13. A scalable, self-sealing, push-pull micro pump, comprising: a dimensionally stable, low-water-absolption, self-lubricating, injection-molded, high-density-plastic pump housing including an output port, the housing having a substantially cylindrical cavity formed therein, with the cavity in communication with the output port; a pair of spaced-apalt, interconnected pistons bidirectionally movable within the cavity, the pistons each having corresponding outer piston surfaces; a power device in communication with the pistons for causing the pistons to move bidirectionally within the cavity; and wherein each outer piston surface exhibits a clearance within the cavity that exceeds 0-but is less than about. 0003-inches.

14. A method of achieving optimal volumetric displacement in a micro pump, comprising: selecting piston structure fittable within cylinder structure, both for use in the micro pump; and controlling the clearance between the piston structure and cylinder structure so that the clearance between the piston structure and the cylinder structure is up to about. 0003-inches.

15. The method of paragraph 14, further including the steps of selecting crank structure movable about a crank axis for causing movement of the piston structure within the cylinder structure, further selecting crank structure that includes a crank shaft with an outer surface and a central region, and locating the crank axis adjacent the outer surface and away from the central region.

16. A volumetric-displacement-maximizing device, comprising: a molded body having an inner body surface defining an elongate fluid- containing cavity; a molded slider bidirectionally movable within the cavity, the slider having an outer surface that is located adjacent the inner body surface; and wherein an interfacial seal exists between the body and the slider, the seal having a first clearance threshold between the inner body surface and the outer surface, wherein the first clearance threshold has a corresponding first motion-causing force and the second clearance threshold has a second motion-causing force, and wherein each motion-causing force causes relative motion for a set of operating conditions, with the second clearance threshold being less than the first clearance threshold.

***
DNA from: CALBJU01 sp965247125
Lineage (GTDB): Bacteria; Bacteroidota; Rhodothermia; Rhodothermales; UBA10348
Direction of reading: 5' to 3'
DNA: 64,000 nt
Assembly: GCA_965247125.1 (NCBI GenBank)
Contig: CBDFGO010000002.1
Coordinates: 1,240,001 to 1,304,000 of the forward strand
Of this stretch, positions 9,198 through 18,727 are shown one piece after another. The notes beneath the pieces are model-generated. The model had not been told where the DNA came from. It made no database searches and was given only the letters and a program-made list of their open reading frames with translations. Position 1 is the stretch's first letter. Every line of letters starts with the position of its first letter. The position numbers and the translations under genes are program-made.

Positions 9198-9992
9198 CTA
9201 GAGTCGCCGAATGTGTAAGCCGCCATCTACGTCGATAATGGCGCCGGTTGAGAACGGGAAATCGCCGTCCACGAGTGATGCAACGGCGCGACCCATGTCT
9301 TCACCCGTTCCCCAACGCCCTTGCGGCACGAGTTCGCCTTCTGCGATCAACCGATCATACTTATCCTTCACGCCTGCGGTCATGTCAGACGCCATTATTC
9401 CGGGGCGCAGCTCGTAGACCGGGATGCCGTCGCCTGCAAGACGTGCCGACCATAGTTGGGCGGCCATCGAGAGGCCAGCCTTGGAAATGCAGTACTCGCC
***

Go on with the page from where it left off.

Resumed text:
17. A fluid-displacement-maximizing device, comprising: a molded body formed with an elongate fluid-containing cavity; a molded slider bidirectionally movable within the cavity; and wherein an alignment exists relative to the slider and the cavity, and the alignment is characterized by a first clearance threshold between the slider and the cavity with a corresponding first motion-causing force, and a second clearance threshold between the slider and the cavity with a corresponding second motion- causing force that is less than the first motion-causing force.

18. A method of optimizing fluid displacement in a molded fluid- displacement device that displaces fluid by movement of a slider through a fluid- containing cavity, comprising: selecting moldable material to form a fluid-displacement device; and molding the fluid displacement device to include a slider and a fluid- containing cavity; and aligning the slider within the cavity so that alignment is characterized by a first clearance threshold between the slider and the cavity with a corresponding first motion-causing force, and a second clearance threshold between the slider and the cavity with a corresponding second motion-causing force that is less than the first motion-causing force.

19. A method of optimizing fluid displacement in a molded fluid- displacement device that displaces fluid by movement of a slider through a fluid- containing cavity, comprising: selecting moldable material to form a fluid-displacement device; and molding the fluid-displacement device to include an elongate slider and an elongate, fluid-containing cavity in such a way that there is a substantially time- indefinite, substantially leak-free, fluid-pressure condition that exists within the cavity.

20. The method of paragraph 19, wherein the molding step further includes molding in such a way that a substantially time-indefinite, substantially leak-free 15- psig fluid-pressure condition exists.

21. The method of paragraph 19, wherein the molding step further includes molding in such a way that a substantially time-indefinite, substantially leak-free 125- psig fluid-pressure condition exists.

22. The method of paragraphs 20 or 21, wherein the molding step includes molding a cylindrical cavity that is up to about 1-inch in diameter.